Report: No evidence of school bullying in stabbing of Timothy Crump at I.S. 117

An investigation has found no evidence that bullying played a role in the fatal school stabbing of a 14-year-old Bronx boy.
According to a new report from the Office of the Special Commissioner of Investigation, nothing has been uncovered to show that victim Timothy Crump bullied 14-year-old Noel Estevez at I.S. 117 before he was killed.
Estevez's original attorney claimed that the teen was protecting himself following constant bullying when he stabbed Crump on June 18. His former lawyer placed blame on the school for failing to act on an alleged ongoing issue between the students.
However, the report shows that the only instance that Estevez and his family mentioned bullying was in phone conversations with an Administration for Children's Services worker, who says she spoke to an aunt that did not name anyone. It says that after interviewing 21 different staff members and two school safety agents at I.S. 117, each one denied any mention or evidence of bullying between Estevez and Crump while they were in school.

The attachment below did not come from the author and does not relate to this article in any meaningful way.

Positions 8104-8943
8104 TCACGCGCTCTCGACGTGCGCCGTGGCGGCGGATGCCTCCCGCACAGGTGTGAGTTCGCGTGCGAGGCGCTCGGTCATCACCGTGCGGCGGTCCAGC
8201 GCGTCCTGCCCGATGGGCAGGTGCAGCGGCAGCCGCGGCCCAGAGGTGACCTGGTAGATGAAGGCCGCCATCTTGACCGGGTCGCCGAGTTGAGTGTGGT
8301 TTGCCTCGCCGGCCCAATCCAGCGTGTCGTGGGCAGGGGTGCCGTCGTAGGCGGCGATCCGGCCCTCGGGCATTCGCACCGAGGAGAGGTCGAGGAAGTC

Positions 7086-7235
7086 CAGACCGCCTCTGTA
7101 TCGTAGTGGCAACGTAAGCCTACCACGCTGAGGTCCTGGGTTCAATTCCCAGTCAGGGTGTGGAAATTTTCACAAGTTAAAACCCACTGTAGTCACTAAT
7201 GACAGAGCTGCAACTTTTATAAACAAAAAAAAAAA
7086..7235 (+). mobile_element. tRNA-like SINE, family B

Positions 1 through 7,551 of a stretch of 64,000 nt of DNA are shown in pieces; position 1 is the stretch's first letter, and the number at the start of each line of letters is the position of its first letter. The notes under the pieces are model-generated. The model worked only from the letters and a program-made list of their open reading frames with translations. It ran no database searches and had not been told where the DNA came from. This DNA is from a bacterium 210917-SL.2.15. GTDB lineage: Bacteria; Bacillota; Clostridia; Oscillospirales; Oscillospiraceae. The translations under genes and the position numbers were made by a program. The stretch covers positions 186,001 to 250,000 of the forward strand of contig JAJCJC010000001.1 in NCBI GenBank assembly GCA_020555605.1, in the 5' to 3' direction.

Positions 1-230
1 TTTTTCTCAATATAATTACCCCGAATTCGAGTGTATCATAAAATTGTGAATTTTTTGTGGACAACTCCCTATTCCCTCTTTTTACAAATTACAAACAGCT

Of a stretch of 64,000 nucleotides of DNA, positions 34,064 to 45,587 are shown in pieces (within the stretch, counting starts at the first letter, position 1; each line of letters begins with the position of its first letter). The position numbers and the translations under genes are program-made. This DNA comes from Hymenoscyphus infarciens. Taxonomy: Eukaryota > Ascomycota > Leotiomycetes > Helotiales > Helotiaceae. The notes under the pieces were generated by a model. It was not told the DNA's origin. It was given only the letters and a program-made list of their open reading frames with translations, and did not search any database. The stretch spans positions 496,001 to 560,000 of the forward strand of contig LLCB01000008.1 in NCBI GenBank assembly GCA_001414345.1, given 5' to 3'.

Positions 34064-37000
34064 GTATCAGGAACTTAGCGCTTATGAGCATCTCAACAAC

A school guidance counselor says that no safety transfer or home instruction request was filed for Estevez. Police interviewed as part of the investigation say that no police report of harassment was filed with them.
Police say that Estevez made a statement that he and Crump were friends until a dispute over a stolen phone.
The special investigation commissioner added that the day of the stabbing was Estevez's first day back in school in several weeks.